Trivia About Robins

Photo Description
I was discussing the migration of the American Robin with a fellow ThriftyFun member. Together, we learned some interesting facts.

The official name for the American Robin is Turdus migratorius. (I knew that much. Not likely to forget a name like 'Turdus'.) The name 'migratorius' would imply the robin is a true migratory bird. It is not. At least not in the sense that it migrates to warmer climates in winter.


My friend found that the robin's migration routes are determined by food supply, not temperatures. That is why we sometimes see them around in the coldest of wintertime.

Another friend wondered why the robin cocks its head to one side when looking for worms. Robins have monocular vision. They see with each eye, independently. They get a better 'picture' by cocking their heads and concentrating on what is seen in one eye.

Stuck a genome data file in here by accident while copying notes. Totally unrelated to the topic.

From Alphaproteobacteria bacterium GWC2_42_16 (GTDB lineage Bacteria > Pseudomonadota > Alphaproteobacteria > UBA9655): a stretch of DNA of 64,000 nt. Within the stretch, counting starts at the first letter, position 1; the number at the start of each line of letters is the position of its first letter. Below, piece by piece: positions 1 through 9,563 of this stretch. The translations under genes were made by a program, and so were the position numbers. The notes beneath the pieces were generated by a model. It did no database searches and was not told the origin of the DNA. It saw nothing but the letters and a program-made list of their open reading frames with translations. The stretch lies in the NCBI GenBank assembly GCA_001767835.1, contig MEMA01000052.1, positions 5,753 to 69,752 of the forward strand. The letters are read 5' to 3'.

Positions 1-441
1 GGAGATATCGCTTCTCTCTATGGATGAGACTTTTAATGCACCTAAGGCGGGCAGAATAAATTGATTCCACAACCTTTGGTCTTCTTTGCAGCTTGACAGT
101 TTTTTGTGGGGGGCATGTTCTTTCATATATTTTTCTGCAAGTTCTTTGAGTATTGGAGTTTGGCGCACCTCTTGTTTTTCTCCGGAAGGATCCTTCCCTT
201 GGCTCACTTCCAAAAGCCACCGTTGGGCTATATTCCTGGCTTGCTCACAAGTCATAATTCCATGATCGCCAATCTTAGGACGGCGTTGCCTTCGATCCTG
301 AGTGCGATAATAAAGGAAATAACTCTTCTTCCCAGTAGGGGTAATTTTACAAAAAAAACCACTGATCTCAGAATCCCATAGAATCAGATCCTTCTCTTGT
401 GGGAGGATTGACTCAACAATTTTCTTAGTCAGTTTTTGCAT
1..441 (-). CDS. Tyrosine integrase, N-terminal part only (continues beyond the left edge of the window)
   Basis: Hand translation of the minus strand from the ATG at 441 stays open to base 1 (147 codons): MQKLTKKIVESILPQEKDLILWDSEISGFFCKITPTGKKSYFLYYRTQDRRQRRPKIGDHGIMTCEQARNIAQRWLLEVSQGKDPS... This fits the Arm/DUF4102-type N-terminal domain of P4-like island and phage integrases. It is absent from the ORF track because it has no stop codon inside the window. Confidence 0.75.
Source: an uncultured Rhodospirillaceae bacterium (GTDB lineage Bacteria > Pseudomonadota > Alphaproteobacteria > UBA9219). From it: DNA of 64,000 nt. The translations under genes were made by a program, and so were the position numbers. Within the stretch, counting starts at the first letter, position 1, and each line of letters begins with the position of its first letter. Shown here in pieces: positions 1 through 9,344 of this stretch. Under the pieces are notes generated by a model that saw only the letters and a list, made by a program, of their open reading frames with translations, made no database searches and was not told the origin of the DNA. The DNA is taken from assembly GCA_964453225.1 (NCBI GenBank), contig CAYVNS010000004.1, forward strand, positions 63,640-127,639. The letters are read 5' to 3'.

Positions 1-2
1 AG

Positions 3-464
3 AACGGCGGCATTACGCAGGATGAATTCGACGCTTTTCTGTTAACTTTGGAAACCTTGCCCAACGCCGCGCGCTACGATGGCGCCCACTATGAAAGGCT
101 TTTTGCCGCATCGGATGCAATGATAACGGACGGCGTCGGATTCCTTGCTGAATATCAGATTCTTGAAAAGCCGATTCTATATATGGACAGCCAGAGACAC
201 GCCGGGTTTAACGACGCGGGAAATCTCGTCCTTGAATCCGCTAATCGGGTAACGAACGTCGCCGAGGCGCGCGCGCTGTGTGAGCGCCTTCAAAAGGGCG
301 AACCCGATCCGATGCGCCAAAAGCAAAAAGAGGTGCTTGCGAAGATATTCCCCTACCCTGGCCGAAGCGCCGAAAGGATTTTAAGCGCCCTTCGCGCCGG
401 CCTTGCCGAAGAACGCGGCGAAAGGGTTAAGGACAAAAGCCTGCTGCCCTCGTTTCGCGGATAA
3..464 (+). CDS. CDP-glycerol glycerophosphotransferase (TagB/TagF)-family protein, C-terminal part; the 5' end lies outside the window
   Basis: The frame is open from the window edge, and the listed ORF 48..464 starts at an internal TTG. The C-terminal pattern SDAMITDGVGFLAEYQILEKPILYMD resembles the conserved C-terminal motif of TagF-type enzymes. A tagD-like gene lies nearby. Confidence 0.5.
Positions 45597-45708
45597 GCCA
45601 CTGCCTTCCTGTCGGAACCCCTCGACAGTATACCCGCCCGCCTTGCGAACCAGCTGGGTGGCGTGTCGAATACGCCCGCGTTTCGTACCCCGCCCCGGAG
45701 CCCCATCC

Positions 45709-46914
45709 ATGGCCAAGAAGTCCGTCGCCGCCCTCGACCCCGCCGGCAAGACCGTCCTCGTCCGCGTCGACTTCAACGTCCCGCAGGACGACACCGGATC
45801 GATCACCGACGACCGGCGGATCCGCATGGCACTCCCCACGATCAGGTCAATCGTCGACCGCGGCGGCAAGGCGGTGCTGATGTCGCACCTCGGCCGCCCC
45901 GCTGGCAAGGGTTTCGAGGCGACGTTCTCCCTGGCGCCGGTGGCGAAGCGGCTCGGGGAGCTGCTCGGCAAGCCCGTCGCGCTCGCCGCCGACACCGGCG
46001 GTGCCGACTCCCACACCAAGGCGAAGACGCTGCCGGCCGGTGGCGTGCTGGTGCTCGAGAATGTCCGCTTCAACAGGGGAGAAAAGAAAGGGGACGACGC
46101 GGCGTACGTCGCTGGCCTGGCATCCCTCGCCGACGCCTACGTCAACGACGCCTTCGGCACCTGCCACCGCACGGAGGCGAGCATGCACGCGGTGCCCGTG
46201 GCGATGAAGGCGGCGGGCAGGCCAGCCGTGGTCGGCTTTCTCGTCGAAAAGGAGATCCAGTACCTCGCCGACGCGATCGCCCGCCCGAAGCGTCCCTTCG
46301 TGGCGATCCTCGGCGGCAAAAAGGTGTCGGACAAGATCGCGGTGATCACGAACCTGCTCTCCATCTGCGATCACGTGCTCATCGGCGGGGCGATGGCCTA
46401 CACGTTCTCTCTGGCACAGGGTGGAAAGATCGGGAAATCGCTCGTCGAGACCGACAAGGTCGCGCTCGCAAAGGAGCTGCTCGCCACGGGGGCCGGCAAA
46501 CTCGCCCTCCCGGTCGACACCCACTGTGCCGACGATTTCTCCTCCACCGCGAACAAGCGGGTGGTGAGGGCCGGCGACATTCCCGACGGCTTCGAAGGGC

A last and quite interesting bit of robin trivia. It is not uncommon for the American Robin to consume up to 14 feet of earth worms a day.

Adding my own bit of trivia: an orphaned baby robin can make a wonderful and devoted pet. Just know that no matter how fond your pet robin is of you, if you let it fly freely (and you should), when it is old enough and the time is right to breed, it will give up the friendship in favor of finding a mate and continuing its own kind.


Photo Location
My back yard

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January 26, 20180 found this helpful
Top Comment

That sure was interesting and informative. We've had American Robins in our backyard too, and I didn't know much about them except they're sure a pretty and unique looking bird. Incredible how many earth worms they eat! Wow. And about their eyes
being independent of each other. We sure do learn something new every day!

I LOVED how your remember their name, because of their name, *turdus*. That was funny what you said, and I'm like you, with a name like that, I won't forget it either! hehe

Reply Like this photo? Yes
January 26, 20180 found this helpful

Thanks for the cool info!

Reply Like this photo? Yes

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